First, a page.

Mr Nigel Horlock

Consultant Plastic & Reconstructive Surgeon

WWI and its impact on cosmetic surgery

Cosmetic surgery has become deeply ingrained within society today, allowing us to change practically any aspect of our appearance. From rhinoplasty and liposuction to breast augmentation or the facelift – there’s a huge choice of procedures available. However, did you know that many of the procedures that are so popular today, were developed and benefited greatly from advances made in World War I?

Here, we’ll look at how WWI impacted cosmetic surgery, turning it into the phenomenon it is today.

How modern cosmetic surgery was born

The events of World War I had a horrific impact on humanity and have recently been the focus of much renewed interest as we celebrate the 100 year anniversary of the end of the war. Although the exact figure is unknown, it is estimated that a staggering 20 million lost their lives and a further 21 million were wounded. It was the worst event in human history and surgeons were required to develop new techniques in order to deal with the catastrophic injuries presented.

By the time the war had ended, 735,487 British troops were discharged due to severe injuries. Of these, 16% of the injuries affected the face, with over a third being classified as severe. This often left the survivor with serious deformities, making it difficult for them to eat, drink and even breathe properly.

WWI's impact on cosmetic surgeryIt was Harold Gillies, a young New Zealand Ear, Nose and Throat surgeon, who decided to develop new techniques to repair these severe deformities. So, in 1916, he set up the first plastic surgery centre in Aldershot within the Cambridge Military Hospital. Expecting around 200 patients upon its opening, Gillies was instead met with over 2000 patients to treat.

A process of trial and error

Although some work that was carried out at the centre was based on previous work in India, the majority of techniques were developed via trial and error. This led to one of the main techniques, the pedicle skin graft, to be introduced.

The graft involved separating a piece of skin without detaching it, from a healthy area of the body. It was then stitched inside a tube, before being attached to the affected area. The patient would need to wait for a set amount of time for the blood flow to develop before the suture was detached and the tube was opened for the flat skin to be stitched over the area.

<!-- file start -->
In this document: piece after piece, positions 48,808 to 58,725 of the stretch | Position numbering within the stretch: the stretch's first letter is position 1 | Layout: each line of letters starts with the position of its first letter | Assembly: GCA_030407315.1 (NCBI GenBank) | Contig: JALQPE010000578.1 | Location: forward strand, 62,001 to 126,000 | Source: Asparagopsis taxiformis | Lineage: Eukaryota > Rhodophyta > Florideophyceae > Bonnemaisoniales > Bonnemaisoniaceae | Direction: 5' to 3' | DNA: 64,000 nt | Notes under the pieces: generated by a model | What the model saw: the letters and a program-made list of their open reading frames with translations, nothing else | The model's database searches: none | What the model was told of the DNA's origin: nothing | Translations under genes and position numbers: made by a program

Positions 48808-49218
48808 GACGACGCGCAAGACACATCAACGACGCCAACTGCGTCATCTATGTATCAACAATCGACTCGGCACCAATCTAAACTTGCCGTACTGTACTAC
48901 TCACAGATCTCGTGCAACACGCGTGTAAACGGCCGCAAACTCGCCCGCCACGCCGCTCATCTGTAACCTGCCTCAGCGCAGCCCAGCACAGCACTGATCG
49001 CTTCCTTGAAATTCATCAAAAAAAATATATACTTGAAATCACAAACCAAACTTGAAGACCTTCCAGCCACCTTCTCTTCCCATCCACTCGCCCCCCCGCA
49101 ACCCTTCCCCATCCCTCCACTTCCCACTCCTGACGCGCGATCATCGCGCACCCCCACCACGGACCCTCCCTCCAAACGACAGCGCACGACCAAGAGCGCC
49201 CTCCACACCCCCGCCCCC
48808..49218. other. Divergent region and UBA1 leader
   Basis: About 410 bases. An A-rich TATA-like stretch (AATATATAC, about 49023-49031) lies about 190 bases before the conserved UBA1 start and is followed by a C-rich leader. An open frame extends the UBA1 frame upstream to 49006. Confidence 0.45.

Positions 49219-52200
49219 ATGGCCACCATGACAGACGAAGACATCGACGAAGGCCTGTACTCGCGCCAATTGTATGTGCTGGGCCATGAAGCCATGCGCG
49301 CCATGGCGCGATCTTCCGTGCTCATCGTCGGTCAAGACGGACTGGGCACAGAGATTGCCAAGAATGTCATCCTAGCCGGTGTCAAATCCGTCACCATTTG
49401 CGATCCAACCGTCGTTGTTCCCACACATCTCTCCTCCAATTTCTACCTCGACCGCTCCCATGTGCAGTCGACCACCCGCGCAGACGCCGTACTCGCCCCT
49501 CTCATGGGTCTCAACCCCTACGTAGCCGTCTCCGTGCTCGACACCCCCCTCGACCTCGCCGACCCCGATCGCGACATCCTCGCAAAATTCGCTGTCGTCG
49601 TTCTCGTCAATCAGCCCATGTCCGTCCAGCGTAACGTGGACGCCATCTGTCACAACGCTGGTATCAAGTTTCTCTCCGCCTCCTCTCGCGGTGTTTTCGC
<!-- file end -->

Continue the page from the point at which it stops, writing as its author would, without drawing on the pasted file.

The results from this procedure weren’t perfect, but they did drastically improve the lives of the injured soldiers. Even after the war ended, procedures were carried out for years and they were continuously improved.

The advancement of anaesthesia

Another of the major developments in the field of cosmetic surgery was in anaesthesia. Due to the level of work required to repair severe facial and head injuries, better anaesthetic was required to make the procedures bearable. Anaesthesia was actually developed into a speciality area and the people administering it were properly trained.

A properly trained and qualified cosmetic surgeon in the UK is known as a plastic and reconstructive surgeon as the latter will inform and enhance surgery performed for aesthetic improvements to the face or body.


Mr Horlock's NHS practice is based in the regional plastics unit at Salisbury District Hospital. He covers Salisbury, Southampton and Dorchester. He sees patients in his private practice at Southampton, Salisbury, Dorchester.

CONTACT MR HORLOCK
Spire Southampton Hospital
Chalybeate Close,
Southampton,
Hampshire
S016 6UY
Sophie Freud - CLINIC APPOINTMENTS: 02380 914 504
Julie Martin: 02380 764 969
info@nigelhorlock.co.uk